Recently I heard that the Colorado Department of Transportation is considering building an animal crossing over or under I-70. This is the main access to Colorado’s most popular ski areas, and along with rock slides, avalanches, blizzards and out-of-staters, wildlife/car collisions are an increasing problem. Some areas of Colorado have already built similar wildlife crossings. I tried to read the scientific data regarding their efficacy, but I got distracted thinking about the definition of ungulates vs. carnivores, and if there are any carnivorous ungulates … Basically my skimpy research seems to conclude that those who build them think they are peachy keen, and usage has a lot to do with how they are designed, the chances of human encounters, and accompanying fencing.

I do wonder how we get the animals to actually use these designated crossings. I can’t help thinking about poor Sammie and her rampway. Although she probably wasn’t in any way smarter than the average bear, I think her refusal to participate in the manmade easement is typical animal behavior.

Perhaps we could design snazzy signs to encourage animal participation and point them in the right direction? Employ a wave of friendly crossing guards? A social media blitz? T-shirts and other free stuff given to the first 500 ungulates to cross the road?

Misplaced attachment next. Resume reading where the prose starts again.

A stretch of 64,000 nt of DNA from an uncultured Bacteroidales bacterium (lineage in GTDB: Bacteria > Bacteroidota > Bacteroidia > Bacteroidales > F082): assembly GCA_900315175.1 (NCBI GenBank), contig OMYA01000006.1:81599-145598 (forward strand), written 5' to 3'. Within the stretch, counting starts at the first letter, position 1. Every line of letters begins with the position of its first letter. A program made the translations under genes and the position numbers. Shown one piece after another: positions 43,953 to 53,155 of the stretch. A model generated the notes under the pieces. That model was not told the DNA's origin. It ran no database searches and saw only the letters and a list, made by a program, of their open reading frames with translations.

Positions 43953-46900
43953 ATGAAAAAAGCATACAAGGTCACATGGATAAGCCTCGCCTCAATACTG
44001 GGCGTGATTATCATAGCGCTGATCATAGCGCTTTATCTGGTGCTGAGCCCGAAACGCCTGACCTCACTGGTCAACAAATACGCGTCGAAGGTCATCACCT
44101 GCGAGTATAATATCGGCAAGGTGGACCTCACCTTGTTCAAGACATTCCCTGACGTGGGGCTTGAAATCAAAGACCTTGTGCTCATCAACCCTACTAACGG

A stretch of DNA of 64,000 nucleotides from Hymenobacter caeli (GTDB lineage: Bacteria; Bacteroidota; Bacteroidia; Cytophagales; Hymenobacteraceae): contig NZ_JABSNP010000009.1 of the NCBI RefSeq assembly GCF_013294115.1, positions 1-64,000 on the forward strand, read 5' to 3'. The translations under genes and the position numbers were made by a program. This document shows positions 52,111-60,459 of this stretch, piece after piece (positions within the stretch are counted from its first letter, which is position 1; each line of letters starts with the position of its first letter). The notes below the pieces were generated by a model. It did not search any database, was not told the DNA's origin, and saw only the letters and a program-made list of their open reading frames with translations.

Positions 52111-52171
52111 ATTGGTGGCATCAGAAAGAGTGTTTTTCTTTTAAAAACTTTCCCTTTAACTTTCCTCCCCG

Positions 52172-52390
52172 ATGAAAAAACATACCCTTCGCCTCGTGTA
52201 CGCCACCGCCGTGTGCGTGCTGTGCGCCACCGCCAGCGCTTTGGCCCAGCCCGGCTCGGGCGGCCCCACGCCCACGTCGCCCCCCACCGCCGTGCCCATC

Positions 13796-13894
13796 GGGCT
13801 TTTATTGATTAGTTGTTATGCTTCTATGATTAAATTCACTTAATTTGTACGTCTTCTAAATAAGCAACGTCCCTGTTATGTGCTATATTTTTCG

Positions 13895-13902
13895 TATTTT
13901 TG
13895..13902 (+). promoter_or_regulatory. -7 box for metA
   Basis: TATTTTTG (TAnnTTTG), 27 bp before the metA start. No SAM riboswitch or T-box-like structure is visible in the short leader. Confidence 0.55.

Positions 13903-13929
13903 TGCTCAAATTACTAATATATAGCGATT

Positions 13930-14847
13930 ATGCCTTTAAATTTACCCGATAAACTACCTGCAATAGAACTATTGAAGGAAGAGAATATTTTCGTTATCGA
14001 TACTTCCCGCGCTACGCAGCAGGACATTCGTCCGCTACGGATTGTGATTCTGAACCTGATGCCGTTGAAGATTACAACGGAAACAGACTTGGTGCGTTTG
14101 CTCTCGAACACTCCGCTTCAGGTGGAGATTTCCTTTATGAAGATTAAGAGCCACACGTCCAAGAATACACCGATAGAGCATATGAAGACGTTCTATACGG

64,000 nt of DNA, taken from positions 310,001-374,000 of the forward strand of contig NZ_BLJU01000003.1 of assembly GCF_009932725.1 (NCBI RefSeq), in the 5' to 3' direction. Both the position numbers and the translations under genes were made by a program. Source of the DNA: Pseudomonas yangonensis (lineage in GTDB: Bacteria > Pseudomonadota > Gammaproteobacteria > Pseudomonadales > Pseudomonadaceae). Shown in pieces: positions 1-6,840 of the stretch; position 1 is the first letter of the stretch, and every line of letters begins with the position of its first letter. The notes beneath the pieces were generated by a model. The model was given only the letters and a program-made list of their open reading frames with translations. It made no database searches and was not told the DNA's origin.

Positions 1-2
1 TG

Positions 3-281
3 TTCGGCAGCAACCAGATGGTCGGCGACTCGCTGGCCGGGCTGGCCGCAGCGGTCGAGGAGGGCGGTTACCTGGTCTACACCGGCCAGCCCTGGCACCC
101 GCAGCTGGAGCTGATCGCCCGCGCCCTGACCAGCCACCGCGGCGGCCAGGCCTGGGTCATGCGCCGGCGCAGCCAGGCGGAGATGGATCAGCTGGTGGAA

Call me crazy, but I think the money could be better spent by directing funds toward a light rail system to get folks safely off the roads and to the Summit County ski resorts. I’m sure the ungulates and carnivores would thank us.

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Home is Where the House Is

Funny American Black Bear_3

I’ve been off my blog for a few months. Usually this is a sign of stress, trauma, drama and a touch of seasonal depression. Yep. Two family deaths around the holidays, my darling father and wonderful father-in-law, just about wrecked me. (Father-in-law was actually a “step,” but since he served as a father figure to Hubs for as long as I have known him, the step is removed to honor the relationship and the man.) Weirdly, my dad’s death makes me miss my mom more deeply. Plus I am now officially an orphan, although at 57, it’s not quite as socially acceptable to feel sorry for oneself, and I don’t think anyone will likely adopt me.

So I slogged through, and, as usual, find myself peeking my head out on the other side. I have come to understand, in my maturity, that most years, viewed from the aggregate, are much the same. There are triumphs and tragedies, some years more eventful in good ways or bad, but time passes like the sea. It ebbs and flows, there are violent storms, and beautiful dawns, and treasures washed up at your feet, if you are smart enough to look for them.